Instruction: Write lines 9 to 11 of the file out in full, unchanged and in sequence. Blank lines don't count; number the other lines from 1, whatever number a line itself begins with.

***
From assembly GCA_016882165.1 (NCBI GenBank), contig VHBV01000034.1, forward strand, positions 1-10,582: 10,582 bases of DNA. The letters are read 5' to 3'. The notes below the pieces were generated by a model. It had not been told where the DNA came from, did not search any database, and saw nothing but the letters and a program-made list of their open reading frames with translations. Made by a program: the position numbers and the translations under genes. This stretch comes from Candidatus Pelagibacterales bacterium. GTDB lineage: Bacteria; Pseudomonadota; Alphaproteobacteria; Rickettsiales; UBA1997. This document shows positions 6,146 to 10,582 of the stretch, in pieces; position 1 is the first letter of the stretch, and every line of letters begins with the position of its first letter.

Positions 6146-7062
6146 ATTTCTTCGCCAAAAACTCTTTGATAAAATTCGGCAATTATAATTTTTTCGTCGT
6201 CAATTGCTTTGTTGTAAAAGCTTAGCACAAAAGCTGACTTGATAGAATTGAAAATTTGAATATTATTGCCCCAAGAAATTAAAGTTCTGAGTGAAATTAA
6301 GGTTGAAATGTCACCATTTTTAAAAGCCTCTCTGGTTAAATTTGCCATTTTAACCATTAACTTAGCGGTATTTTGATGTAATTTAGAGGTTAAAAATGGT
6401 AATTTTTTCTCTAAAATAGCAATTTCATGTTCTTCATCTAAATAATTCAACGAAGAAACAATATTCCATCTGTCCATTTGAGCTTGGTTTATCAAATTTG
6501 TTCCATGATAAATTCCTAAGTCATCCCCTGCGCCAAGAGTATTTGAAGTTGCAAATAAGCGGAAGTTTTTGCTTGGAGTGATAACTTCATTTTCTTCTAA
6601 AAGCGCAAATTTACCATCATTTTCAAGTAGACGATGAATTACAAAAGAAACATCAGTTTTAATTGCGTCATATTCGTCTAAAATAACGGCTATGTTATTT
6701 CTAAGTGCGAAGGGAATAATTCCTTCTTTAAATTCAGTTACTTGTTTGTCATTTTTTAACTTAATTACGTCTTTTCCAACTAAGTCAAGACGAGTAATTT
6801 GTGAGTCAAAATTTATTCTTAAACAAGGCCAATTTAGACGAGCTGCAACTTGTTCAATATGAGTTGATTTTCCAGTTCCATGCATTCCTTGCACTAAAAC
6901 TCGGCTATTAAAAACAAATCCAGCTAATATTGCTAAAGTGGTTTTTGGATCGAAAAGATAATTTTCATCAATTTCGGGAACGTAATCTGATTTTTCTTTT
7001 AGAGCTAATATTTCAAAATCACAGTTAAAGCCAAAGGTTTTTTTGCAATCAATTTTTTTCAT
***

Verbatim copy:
6701 CTAAGTGCGAAGGGAATAATTCCTTCTTTAAATTCAGTTACTTGTTTGTCATTTTTTAACTTAATTACGTCTTTTCCAACTAAGTCAAGACGAGTAATTT
6801 GTGAGTCAAAATTTATTCTTAAACAAGGCCAATTTAGACGAGCTGCAACTTGTTCAATATGAGTTGATTTTCCAGTTCCATGCATTCCTTGCACTAAAAC
6901 TCGGCTATTAAAAACAAATCCAGCTAATATTGCTAAAGTGGTTTTTGGATCGAAAAGATAATTTTCATCAATTTCGGGAACGTAATCTGATTTTTCTTTT